Conroy slur risked public panic: McAfee

Conroy slur risked public panic: McAfee

Summary: Communications Minister Stephen Conroy could have incited massive fear and panic in the community by accusing Google of capturing banking details, according to McAfee's chief technology officer for Asia Pacific, Michael Sentonas.

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Communications Minister Stephen Conroy could have incited massive fear and panic in the community by accusing Google of capturing banking details, according to McAfee's chief technology officer for Asia Pacific, Michael Sentonas.

Google admitted to capturing data over unsecured Wi-Fi networks through its Street View cars in May and took the cars off the road. Last month, in one of a number of attacks aimed at the internet giant, Conroy claimed some of the information captured could have included personal banking information.

"[If] you were doing a banking transaction, or transmitting personal information, they could have hoovered it up, sucked it up into their machine," Conroy told ABC Television last month.

"I don't think it helps to make general statements like that," Sentonas said. "It can incite massive fear and panic in the community, particularly around older people who aren't as familiar with the internet."

Sentonas said that due to the encryption and other security measures used by banks it was unlikely that any banking data was captured and what would have been captured would have been of very little use to anyone.

He added that while McAfee was reserving judgement on Google as the Australian Federal Police and the privacy commissioner continued to investigate the case, capturing so much data from Wi-Fi on its Street View cars is a "strange accident" to have happened.

Sentonas also believes the rising popularity of Google's Android will lead to an increase in malware on smartphone devices. Unlike Apple's iPhone, where every application goes through an approval process before it can be downloaded through the Apple store, the open source nature of Android leaves users open to vulnerabilities from unsigned applications.

"It's not like a year or two ago," he said. "Android is huge now, and the management for it does not exist."

Earlier this year McAfee launched its first antivirus application for Android. Last month the company introduced its first application for the iPhone, which includes search filtering and GPS locating for parents of children with iPhones.

Topics: Android, Google, Government AU, Security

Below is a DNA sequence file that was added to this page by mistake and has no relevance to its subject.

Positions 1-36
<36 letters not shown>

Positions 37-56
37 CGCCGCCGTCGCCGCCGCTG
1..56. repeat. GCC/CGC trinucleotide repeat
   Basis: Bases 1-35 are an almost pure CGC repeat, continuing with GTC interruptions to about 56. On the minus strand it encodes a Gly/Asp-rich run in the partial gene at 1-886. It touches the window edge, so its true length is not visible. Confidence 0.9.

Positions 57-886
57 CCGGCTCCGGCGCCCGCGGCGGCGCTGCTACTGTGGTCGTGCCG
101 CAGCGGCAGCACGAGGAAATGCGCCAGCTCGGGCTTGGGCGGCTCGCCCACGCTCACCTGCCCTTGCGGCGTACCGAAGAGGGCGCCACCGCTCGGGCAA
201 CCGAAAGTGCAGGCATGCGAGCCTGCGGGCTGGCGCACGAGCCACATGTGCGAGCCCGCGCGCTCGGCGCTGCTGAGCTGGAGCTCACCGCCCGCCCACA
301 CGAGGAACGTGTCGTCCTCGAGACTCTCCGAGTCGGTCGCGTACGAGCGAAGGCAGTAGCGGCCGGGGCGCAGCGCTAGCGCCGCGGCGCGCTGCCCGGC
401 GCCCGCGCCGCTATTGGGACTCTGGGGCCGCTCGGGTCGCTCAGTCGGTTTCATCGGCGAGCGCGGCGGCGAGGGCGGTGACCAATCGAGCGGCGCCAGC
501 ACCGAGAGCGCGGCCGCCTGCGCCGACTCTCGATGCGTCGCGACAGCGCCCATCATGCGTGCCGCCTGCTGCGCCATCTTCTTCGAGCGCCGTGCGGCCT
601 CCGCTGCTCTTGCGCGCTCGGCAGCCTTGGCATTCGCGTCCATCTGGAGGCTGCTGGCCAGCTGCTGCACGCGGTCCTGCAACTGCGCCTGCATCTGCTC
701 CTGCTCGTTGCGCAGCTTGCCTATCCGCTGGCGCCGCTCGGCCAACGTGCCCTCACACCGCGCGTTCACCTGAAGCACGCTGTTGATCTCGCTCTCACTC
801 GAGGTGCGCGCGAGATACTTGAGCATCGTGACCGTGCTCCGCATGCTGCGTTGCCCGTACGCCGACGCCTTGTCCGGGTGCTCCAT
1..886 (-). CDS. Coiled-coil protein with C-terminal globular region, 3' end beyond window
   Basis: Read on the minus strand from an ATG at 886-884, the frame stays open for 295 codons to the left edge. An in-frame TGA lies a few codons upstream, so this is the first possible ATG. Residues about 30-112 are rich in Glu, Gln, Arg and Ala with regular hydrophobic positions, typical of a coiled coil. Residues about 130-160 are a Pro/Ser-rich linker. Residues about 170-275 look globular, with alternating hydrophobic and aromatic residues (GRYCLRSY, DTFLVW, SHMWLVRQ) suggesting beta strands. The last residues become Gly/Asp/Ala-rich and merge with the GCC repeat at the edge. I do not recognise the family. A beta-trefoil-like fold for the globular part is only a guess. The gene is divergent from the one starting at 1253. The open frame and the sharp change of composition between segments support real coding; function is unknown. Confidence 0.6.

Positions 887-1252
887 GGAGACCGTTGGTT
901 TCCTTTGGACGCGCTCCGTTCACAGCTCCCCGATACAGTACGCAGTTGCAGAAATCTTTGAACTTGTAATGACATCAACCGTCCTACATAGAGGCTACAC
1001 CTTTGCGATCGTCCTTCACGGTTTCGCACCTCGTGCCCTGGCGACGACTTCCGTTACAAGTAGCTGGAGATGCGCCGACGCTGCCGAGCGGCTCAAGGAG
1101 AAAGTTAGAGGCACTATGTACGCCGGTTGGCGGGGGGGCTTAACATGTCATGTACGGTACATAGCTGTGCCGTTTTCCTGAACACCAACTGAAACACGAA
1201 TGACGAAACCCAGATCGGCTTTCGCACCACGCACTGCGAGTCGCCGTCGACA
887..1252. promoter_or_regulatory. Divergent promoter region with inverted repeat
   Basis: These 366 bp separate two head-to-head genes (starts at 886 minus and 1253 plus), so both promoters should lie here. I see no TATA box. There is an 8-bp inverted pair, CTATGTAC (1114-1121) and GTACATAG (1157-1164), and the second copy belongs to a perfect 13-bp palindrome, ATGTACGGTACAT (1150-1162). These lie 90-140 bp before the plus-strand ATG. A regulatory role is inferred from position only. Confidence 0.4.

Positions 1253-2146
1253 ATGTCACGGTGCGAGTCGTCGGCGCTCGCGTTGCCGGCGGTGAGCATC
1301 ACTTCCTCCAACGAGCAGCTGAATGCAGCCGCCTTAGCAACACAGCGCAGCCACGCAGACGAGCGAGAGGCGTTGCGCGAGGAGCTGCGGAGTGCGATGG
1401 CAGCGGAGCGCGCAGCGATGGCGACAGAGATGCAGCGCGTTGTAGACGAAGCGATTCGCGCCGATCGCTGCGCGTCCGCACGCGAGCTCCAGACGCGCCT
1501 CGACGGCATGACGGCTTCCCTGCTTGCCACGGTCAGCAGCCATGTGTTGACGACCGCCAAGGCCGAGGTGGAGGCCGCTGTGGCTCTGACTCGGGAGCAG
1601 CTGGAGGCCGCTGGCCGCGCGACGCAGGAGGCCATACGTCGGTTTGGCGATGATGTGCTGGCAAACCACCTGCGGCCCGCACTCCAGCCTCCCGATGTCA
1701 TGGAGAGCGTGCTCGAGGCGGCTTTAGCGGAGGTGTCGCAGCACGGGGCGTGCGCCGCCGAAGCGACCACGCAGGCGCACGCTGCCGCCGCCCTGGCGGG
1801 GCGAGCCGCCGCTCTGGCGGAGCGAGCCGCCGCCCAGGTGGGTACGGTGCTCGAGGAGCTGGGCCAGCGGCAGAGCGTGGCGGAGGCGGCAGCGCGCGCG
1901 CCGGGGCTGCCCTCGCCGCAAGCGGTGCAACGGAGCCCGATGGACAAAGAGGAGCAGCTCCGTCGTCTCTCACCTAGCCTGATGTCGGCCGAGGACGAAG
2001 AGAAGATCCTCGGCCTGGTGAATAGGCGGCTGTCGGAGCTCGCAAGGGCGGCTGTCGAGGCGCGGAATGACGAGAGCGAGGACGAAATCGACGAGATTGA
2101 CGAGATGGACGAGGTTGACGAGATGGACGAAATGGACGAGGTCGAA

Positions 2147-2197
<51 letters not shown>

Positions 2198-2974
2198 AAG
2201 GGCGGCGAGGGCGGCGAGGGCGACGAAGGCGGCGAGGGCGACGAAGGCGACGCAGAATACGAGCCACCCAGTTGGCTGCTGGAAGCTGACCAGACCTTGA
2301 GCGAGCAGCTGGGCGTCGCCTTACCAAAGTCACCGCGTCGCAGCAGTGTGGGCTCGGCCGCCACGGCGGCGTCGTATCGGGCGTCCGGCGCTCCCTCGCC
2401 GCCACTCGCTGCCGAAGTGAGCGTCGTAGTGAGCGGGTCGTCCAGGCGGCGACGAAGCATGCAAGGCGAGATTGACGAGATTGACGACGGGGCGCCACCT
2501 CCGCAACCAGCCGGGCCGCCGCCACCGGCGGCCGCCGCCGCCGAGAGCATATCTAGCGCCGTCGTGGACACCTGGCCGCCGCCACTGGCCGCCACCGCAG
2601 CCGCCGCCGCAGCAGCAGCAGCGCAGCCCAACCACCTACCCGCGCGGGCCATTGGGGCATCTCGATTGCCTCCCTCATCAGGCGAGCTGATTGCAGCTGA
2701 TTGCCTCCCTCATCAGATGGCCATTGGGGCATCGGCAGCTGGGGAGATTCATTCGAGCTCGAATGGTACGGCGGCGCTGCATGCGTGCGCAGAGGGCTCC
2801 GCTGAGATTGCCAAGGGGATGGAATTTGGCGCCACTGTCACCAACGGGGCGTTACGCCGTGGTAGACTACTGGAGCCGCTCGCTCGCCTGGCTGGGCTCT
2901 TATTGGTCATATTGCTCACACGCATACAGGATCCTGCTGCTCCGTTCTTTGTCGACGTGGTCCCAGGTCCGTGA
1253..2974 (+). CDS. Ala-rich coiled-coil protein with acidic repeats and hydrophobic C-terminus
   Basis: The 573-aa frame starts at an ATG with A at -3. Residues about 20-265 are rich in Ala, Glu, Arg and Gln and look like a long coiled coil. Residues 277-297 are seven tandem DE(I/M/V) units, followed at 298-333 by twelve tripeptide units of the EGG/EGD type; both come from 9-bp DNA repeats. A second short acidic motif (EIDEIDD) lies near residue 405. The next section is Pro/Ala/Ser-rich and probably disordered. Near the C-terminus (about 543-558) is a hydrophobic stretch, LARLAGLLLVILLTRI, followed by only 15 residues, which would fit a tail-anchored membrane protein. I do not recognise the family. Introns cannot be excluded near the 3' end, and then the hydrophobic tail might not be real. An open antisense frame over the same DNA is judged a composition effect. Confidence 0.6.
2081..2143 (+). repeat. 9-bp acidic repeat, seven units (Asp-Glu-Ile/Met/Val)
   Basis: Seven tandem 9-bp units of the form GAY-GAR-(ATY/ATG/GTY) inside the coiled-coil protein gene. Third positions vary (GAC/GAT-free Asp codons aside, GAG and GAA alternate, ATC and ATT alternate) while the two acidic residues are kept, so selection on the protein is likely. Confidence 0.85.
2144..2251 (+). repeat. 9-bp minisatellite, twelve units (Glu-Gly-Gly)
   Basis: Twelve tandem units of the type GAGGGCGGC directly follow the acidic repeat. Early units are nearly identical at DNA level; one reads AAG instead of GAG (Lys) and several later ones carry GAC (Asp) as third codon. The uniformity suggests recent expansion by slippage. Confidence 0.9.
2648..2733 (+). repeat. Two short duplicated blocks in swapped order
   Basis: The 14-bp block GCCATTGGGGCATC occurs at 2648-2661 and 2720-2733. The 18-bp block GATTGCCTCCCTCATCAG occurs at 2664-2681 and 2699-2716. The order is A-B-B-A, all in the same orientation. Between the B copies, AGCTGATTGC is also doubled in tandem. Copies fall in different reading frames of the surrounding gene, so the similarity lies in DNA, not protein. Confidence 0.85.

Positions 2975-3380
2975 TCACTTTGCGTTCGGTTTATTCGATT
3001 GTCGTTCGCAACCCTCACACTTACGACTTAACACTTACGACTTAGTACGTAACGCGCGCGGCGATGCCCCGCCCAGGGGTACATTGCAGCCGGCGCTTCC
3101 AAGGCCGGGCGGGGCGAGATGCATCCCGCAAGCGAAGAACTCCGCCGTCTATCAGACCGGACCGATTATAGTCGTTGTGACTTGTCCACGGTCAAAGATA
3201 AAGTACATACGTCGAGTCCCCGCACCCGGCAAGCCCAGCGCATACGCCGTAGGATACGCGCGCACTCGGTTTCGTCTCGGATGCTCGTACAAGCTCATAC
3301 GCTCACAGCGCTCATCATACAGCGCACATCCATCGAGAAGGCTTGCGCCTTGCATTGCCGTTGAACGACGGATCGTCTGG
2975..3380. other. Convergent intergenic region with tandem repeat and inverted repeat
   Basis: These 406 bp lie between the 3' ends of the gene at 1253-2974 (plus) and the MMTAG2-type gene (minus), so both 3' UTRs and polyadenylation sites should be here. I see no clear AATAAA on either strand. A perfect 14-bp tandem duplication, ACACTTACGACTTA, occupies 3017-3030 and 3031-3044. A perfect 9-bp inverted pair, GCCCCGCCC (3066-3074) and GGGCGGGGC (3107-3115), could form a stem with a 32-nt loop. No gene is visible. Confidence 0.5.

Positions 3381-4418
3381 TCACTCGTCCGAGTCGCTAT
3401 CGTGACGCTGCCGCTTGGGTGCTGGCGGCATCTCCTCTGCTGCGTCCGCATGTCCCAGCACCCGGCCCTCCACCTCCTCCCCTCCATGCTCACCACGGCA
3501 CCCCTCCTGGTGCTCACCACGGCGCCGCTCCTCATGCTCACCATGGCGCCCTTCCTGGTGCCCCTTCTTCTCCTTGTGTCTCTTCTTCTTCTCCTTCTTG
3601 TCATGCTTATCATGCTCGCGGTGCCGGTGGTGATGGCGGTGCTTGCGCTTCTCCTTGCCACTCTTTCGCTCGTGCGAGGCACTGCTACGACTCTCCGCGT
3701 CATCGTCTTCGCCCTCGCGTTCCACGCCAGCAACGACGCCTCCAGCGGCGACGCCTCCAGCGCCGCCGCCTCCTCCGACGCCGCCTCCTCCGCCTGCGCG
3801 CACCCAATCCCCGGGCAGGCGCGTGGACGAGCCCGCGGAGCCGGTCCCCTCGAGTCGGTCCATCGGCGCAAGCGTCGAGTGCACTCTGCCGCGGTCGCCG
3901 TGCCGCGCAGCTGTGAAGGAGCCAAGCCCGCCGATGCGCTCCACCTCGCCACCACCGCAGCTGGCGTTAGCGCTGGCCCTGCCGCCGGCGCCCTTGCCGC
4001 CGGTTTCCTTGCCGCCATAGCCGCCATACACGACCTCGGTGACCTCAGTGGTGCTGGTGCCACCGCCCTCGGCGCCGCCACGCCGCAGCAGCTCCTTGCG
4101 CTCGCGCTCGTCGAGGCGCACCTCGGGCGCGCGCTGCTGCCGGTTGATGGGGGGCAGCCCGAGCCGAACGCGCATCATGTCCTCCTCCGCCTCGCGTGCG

About

Armed with a degree in Computer Science and a Masters in Journalism, Josh keeps a close eye on the telecommunications industry, the National Broadband Network, and all the goings on in government IT.

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6 comments
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  • Mr Conroy: Get a BASIC education before making such misguided and ridiculous accusations.

    If a person were to be online to his bank at the time of one of Google's accidental captures, it would have been an HTTPS connection which is encrypted between user and bank.

    Google has much better things to do than hack away at HTTPS encryption just to find out that the average Australian only has $10.00 in his bank account; the "well-off" $75.00; and the real bludgers on the community, politicians, $150,000.00 in the "petty cash" jar.
    Treknology
  • Mr Conroy is scaremongering, a detestable practice politicians love, to divert attention from the extreme unpopularity of his policies and their implementation.
    kipholbeck
  • ...and he deserves a smacking. I'd love to be the one to smack him. He's a complete tool.
    alfielee@...
  • Conroy definitely instills fear and panic in me. He's the scariest politician around.
    Scott W-ef9ad
  • Conboy is mad because Net users refuse to roll over and accept his grubby power play to impose his brand of censorship and control.

    So what does he do? Tries to create a diversion by stupidly attempting to portray Google as one of the greatest threats to privacy. We'll get the rest of his "thinking" after the election when he announces that govt control of Internet use will be expanded because of this "threat".

    If only the opposition had a better understanding of these issues, and a shadow minister who knew what he was talking about.
    gnome-8be8a
  • Google now needs to take legal action against Conroy - for slander. It has now reached the point where legally they now have grounds.

    This is also the only way he will stop shooting his mouth off, and start acting responsibly.
    Interweb-6272f